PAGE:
Sekirei is a dumb show, like really dumb. I'll preface this by saying I don't really like harem shows very much. But for my own personal anime watching they can hold a purpose. The fact they are so mindless and dumb is why i watch them because after a more serious show sometimes I need dumb and eye candy. Something to switch the brain off too and laugh once awhile. While Sekirei provided this for me. While I didn't like the first season of Sekirei very much (It seemed even more shallow than most Harem's) the second season was much more enjoyable. If only for the fact that it contained way more Tsukiumi. Without her i'm not sure I would have liked this show even half as much as I did. Admittedly though its the English dub where that enjoyment mostly stems from, Her use of Olde English made laugh far more than it should. She literally made me laugh out loud. But I need to address something here and that is that its not the endless Fan Service and Average plot that makes this show subpar. It's actually our protaginist Minato himself. He is such an empty shell of a character. There is literally nothing interesting about him at all. Any personality he does have is just cliche ridden statements about justice and the like. He is in fact the worst character in the entire show. Because there is nothing to him. He's like a faceless pillar for the series to hang its trappings on, completely devoid of character and purpose. He could actually not be there at all and little to the plot would have to change frankly. Thats how worthless he is. So the illogical flocking of yet more Sekirei's to hapless Minato's Harem continues and is ,as in all Harem shows, baffling. The two ladies are both good characters for the most part and both equal measure bring more laughs and drama to the series. So i will let it pass. The second season does finally get further into the meat of its plot this time around , or at least it kinda does. I couldn't help feeling that this season is beginning to face the main point of its plot its still none the closer to bringing in the real tension I presume it'll inevitably get to at somepoint, That being the inner Harem Battles. Although after this season I'm fearing it might skip that altogether for a big harem love in and a happily ever after. I haven't read the manga so I'm not sure. I just hope it doesn't go down that route as it would feel like a total cop out. Sekirei also fails on occasion at trying to be more than the sum of its parts and act serious. This is always dragged down by the fact that no matter how serious the moment is, its always being portrayed by Minato and his Boob Crew. Losing all plausiblity for me to take it seriously in an instant. This causes problems as it means Sekirei has little drama. In fact its normally before a Sekirei joins the cliche riddled Minato and his Harem where the droplets of drama the series does have can be found. Although they aren't exactly much to savor but they are there regardless. So yeah In the end Its dumb and shallow but as the credits rolled i couldnt help feeling i had had Fun. Which is what I wanted from the show and it delivered it. So If Fan Service is your thing then you should watch this. Theres more Boobs than you can shake a stick at so to speak. If you are like me and need to switch your brain and emotions off then I'd recommend Sekirei's second season for this too. It is what it is, accept it and you might find some value and fun to be had, maybe... 5/10 'Mediocre'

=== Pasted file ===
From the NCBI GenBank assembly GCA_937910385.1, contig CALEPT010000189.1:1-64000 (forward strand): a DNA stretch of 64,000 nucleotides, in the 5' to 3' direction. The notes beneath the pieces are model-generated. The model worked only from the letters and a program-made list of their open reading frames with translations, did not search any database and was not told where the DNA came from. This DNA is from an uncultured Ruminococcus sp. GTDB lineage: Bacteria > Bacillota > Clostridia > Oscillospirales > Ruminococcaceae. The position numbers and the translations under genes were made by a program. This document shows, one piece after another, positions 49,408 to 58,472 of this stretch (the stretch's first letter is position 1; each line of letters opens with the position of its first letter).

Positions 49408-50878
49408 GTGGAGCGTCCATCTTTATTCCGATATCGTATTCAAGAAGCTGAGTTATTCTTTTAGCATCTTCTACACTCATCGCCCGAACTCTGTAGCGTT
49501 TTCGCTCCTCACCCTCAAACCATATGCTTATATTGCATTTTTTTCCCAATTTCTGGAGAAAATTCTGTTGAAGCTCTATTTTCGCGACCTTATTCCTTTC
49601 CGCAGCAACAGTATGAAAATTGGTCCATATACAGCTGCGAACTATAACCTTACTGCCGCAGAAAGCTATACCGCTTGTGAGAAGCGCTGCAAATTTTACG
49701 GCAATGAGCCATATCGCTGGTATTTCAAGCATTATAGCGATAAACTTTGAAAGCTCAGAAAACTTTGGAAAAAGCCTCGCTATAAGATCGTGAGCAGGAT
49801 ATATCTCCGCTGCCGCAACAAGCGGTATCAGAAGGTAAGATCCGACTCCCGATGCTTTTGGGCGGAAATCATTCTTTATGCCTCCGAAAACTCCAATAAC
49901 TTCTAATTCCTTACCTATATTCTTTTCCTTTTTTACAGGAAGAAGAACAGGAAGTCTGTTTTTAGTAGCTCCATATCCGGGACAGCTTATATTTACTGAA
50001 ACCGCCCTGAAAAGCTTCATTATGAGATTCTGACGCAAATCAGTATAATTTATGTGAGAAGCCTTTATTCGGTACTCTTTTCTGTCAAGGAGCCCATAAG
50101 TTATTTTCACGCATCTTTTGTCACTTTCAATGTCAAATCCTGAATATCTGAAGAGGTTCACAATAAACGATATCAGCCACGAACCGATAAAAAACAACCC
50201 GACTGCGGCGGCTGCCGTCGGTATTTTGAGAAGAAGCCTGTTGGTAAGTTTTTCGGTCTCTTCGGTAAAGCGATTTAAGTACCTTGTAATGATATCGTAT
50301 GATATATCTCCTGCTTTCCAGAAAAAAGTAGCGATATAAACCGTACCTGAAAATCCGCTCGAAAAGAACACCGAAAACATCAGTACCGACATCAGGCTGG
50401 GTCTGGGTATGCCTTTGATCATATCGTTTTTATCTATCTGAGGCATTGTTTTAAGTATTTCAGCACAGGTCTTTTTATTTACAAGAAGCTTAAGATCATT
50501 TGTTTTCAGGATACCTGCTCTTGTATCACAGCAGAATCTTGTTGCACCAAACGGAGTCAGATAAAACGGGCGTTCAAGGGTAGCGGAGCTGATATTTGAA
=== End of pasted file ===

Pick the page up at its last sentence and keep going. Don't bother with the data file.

Act II I must say that I'm quite nervous posting the first review for Pure Engagement. I'm sure that all of us who watched the first season of Sekirei were really looking forward to this. Pure Engagement does a tremendous job of building the Sekirei franchise. I mean, I really enjoyed the first season of Sekirei, but Pure Engagement has got me addicted. Be forewarned, the Sekirei Project does not end in Pure Engagement (or at least this better not be the end). It seems to me that Sekirei will be a trilogy. This was a little disheartening at first, but where the original Sekirei fell flat, Pure Engagement exceeded expectations. Though the story is not yet over, Pure Engagement is a great series in its own right. For one, there is far more action than in the first season. Secondly, pretty much all the characters become dynamic in this series. Outside of Minato, I didn't really care much for the other characters in the first season. However, Pure Engagement changes that perception for sure. This series is so dynamic as compared to the first season that in retrospect it makes the first season look like no more than exposition. It is that much of a step forward. And in the end, this series takes a moment of tremendous sadness and turns it into a brief moment of light-heartedness. There's your hook and that's as specific as I'm willing to get. Not true brilliance, but none too shabby. All in all, Pure Engagement is a tremendously entertaining series that will get you hooked on Sekirei. Honestly, if the ending were altered as though this were the last act of Sekirei, I may well have rated this in the elite range. That may be exaggerated, as it is 8 out of 10 is what I can give. My personal enjoyment is definitely greater and I would give that extra half a point, but not until a 3rd season is officially announced.